Full steam ahead as ECB’s plans revealed
FURTHER details of the ECB’s proposed radical new T20 competition starting in 2020 have emerged this week.
The proposals still need to be ratified by the ECB board and all the first-class and county boards at the end of May, before the ECB go out to the broadcast market for bids.
One of the elements missing from these proposals, and which is likely to be quite contentious, is where the new teams will be located and what they will be called. An external consultancy firm is undertaking market analysis, reviewing a wide range of options which will include looking at the eight teams playing their four home matches at more than one venue.This could include non-Test grounds and non-traditional cricket venues. Other details include: The eight teams will be made up of 15 players, including three overseas stars.
Thirteen players for each squad will be picked during a player draft, which the ECB hope will be a televised event. The other two players in each squad will be picked as ‘wildcards’ after the Blast has been played
Players in the draft will be put into salary bands and each team will be given the same budget to be spent on salaries. There will also be a salary cap imposed.
Players picked up in the draft will be allowed to play at their ‘home’ county venue – something that had concerned a number of counties who did not wish to see their stars being based at another Test venue.
The competition will be played over a 38-day window in July and August and played alongside the county 50-over competition. Teams will be able to call up players from that competition into their squads in the case of injury. Similarly, the plan is that their coaches in the new competition can release them back to their counties in the event they aren’t getting picked and they want them to play some competitive cricket.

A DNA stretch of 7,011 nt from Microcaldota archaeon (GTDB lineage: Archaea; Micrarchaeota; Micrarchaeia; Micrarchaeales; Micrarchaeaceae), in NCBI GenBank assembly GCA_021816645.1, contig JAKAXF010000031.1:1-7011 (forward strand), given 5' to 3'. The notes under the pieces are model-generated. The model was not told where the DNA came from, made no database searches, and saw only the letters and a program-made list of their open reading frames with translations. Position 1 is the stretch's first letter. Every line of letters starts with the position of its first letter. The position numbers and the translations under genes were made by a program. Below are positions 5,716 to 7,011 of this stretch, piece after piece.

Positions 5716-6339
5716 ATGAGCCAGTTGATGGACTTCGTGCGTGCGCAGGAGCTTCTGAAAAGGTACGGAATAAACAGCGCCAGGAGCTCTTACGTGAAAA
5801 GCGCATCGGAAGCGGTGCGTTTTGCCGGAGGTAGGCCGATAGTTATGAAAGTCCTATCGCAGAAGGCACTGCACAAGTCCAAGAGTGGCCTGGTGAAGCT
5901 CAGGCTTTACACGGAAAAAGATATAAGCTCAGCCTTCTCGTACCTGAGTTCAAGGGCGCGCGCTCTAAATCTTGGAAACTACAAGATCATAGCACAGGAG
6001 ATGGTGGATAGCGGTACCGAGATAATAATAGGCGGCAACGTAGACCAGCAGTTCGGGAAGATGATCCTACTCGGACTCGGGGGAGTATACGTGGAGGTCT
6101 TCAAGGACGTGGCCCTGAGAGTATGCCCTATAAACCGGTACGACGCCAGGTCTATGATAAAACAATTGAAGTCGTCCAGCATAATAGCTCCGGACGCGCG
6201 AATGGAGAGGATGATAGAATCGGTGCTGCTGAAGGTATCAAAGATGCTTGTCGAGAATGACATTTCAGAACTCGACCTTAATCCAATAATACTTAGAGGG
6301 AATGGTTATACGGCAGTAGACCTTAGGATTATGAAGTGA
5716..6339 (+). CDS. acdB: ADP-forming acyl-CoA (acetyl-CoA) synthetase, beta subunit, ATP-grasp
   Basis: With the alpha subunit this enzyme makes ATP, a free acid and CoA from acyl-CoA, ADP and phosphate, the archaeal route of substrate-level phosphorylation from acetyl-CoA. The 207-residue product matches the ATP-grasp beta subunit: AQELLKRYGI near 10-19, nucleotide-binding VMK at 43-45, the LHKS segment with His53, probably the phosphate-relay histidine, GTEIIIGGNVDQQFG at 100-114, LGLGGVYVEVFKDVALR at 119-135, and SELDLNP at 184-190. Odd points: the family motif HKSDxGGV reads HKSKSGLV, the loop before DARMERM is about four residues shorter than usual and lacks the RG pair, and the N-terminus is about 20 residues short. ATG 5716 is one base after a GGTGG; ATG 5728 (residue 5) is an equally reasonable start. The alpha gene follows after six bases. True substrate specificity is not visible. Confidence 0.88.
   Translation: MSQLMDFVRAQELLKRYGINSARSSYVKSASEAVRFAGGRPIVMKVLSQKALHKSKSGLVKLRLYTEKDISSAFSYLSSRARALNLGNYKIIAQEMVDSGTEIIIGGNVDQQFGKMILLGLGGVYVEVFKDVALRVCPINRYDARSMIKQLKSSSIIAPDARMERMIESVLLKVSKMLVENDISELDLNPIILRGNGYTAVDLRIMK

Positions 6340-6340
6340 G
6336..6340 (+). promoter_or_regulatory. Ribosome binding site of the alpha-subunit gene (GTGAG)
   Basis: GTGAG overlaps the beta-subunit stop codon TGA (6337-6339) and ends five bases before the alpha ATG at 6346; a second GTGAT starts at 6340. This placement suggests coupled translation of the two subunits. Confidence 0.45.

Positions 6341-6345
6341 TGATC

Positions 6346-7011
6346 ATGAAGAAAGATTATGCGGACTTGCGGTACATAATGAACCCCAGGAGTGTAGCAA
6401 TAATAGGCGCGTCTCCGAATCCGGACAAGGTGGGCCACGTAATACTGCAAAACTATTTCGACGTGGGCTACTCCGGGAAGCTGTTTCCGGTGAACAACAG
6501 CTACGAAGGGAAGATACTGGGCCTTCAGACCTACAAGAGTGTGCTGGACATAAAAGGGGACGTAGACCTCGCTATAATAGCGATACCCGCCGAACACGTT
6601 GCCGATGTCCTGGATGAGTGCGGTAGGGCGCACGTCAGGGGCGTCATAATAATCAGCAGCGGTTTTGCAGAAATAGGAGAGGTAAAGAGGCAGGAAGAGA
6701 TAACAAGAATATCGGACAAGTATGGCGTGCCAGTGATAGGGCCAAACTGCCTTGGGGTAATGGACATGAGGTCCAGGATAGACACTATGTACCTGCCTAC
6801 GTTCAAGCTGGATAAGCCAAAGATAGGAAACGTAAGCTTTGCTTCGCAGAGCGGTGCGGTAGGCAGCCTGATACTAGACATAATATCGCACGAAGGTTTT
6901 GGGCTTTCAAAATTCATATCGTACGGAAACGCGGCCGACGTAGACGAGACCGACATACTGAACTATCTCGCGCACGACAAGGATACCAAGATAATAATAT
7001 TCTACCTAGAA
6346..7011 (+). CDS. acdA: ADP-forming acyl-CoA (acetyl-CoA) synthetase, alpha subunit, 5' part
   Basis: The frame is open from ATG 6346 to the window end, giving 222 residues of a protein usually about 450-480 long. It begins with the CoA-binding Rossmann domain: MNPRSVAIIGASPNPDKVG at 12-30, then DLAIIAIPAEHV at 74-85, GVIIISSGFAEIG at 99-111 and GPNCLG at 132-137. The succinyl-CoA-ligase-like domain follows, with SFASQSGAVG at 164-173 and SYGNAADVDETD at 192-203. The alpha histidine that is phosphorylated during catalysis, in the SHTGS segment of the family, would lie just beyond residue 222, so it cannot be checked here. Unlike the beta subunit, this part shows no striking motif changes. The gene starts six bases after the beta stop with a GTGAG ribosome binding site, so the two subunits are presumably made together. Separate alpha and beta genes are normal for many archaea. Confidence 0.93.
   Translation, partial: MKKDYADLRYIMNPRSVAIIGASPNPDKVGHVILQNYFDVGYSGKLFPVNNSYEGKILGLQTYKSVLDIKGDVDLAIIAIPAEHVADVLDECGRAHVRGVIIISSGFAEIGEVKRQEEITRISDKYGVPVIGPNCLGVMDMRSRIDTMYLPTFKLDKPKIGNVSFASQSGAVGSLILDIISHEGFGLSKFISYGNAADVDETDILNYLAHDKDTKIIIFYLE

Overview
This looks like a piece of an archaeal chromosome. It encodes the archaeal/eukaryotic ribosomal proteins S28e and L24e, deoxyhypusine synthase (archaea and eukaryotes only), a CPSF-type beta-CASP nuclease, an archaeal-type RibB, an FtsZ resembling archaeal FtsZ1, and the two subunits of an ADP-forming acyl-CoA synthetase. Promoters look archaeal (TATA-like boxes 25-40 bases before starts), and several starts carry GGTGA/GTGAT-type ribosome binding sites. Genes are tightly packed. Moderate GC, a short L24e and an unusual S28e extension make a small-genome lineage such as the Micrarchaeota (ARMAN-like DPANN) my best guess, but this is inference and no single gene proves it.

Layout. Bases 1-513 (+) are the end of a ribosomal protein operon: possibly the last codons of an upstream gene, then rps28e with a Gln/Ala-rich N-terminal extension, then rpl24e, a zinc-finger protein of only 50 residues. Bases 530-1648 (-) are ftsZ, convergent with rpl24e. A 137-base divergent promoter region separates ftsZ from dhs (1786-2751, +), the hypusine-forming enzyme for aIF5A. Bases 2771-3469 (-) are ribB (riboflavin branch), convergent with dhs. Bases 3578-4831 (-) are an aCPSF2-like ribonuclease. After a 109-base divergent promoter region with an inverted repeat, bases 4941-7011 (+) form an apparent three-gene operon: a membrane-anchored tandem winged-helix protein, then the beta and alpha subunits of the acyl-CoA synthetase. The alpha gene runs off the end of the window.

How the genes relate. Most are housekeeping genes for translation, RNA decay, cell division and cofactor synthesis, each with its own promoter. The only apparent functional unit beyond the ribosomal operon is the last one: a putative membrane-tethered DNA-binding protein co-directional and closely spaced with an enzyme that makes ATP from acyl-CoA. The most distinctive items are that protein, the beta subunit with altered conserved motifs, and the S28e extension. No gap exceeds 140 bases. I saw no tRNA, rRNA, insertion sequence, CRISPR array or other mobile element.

Players will be signed on an initial one-year contract with an option to extend for a second year. A proportion of a player’s existing county salary will be deducted if they play in the new competition, and it is anticipated that the player’s salary from taking part in the new competition will more than make up for any shortfall in his county salary
Coaches and support staff from county cricket will be eligible to work in the new competition should their counties be happy to release them. A proportion of their county salary would be deducted. However, head coaches and Director of Cricket from county cricket that work in the new tournament will NOT be permitted to coach at their local county venue. The memo explains that this is borne out of a desire that the proposed new competition is not a facilitator for player movement from smaller counties to the larger Test venue counties.
The briefing memo to county executives sets out further details of how the governance and ownership of the competition will work. There was concern amongst many with the original idea that the whole competition and the new teams would be essentially owned by the ECB. However, the proposal now is that the competition itself will be owned by the 18 first-class counties and the teams will separate legal entities with an independent chairman, but controlled by two to three first-class counties with their chief executives sitting on the management board of the team.
The new competition will be played over 38 days, but with 36 games rather than the 35 it was originally thought it would contain. This is because there won’t be semi-finals.
The finalists will be decided on the results of three play-off games. The team which finishes top of the table will play against the second placed team in what is being called ‘the qualifier’ – the winner going straight through to the final.
The third and fourth-placed teams will then play each other in what is being called ‘the eliminator’.
The loser of the qualifier will play the winner of the eliminator to decide the second team in the final.
Blast off! Two players from the Blast will be picked as ‘Wildcards’ for the new T20 competition in 2020